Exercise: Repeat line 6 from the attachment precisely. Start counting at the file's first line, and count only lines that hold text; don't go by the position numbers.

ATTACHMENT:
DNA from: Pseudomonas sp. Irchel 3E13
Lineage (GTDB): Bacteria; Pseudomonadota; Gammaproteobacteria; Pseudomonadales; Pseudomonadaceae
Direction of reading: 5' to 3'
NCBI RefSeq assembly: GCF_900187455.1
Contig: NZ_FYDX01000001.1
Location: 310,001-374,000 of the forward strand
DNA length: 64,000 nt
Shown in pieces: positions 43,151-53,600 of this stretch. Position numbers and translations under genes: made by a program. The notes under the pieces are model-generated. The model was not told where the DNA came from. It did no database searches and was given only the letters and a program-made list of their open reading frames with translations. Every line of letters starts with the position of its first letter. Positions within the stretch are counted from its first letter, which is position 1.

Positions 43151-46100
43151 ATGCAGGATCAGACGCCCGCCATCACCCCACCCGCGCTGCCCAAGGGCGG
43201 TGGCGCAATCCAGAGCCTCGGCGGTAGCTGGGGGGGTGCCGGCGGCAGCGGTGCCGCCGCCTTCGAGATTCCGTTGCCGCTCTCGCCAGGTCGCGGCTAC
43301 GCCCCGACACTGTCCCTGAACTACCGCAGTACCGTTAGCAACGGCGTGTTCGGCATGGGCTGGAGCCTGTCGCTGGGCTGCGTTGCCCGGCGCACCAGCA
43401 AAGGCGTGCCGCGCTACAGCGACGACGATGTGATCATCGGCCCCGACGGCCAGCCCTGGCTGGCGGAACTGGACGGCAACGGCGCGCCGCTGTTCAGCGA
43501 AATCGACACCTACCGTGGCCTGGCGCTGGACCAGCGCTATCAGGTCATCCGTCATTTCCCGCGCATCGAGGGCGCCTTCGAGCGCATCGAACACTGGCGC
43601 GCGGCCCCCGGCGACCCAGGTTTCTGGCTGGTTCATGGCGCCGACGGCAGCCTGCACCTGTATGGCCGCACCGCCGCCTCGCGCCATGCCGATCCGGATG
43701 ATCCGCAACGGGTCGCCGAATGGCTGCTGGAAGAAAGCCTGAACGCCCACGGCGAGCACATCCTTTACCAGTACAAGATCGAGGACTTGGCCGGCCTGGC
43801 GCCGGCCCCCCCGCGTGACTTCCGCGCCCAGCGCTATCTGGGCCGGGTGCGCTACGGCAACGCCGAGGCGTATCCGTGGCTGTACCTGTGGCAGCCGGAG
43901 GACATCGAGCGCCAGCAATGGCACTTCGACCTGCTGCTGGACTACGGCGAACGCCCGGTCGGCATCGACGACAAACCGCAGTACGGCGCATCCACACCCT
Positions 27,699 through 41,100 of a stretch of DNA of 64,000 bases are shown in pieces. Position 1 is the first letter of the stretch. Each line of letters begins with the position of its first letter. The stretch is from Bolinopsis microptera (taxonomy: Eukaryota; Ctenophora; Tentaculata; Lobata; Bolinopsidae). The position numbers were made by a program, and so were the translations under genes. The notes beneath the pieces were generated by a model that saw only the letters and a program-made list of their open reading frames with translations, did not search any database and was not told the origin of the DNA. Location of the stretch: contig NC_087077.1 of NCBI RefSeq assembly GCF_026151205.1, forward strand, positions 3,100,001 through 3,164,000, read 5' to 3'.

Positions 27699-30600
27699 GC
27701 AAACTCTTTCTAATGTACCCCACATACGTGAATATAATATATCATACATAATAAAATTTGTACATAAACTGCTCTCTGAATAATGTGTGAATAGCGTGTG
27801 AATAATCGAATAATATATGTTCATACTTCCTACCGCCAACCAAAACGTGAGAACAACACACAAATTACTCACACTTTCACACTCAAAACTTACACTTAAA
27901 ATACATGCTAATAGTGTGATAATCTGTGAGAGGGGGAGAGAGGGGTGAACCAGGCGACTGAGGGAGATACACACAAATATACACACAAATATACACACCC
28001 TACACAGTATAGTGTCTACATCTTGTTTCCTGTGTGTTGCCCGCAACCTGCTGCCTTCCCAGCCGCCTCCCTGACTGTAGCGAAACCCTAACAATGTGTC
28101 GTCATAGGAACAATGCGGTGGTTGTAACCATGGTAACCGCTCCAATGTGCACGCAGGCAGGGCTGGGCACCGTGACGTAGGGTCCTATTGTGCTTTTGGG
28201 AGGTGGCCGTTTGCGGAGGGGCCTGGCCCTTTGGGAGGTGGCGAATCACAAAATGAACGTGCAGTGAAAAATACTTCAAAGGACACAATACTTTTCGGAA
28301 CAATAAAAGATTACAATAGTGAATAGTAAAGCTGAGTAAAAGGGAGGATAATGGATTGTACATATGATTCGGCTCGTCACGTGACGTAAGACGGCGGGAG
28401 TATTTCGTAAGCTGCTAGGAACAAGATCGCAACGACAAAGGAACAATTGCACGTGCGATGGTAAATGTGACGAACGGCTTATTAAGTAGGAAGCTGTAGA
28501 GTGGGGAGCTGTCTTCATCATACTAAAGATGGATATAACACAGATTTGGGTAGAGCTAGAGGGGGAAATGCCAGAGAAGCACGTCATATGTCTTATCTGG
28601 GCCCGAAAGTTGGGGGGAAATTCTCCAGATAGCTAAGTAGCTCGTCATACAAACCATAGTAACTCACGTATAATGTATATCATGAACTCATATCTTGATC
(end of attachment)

Location: 310,001-374,000 of the forward strand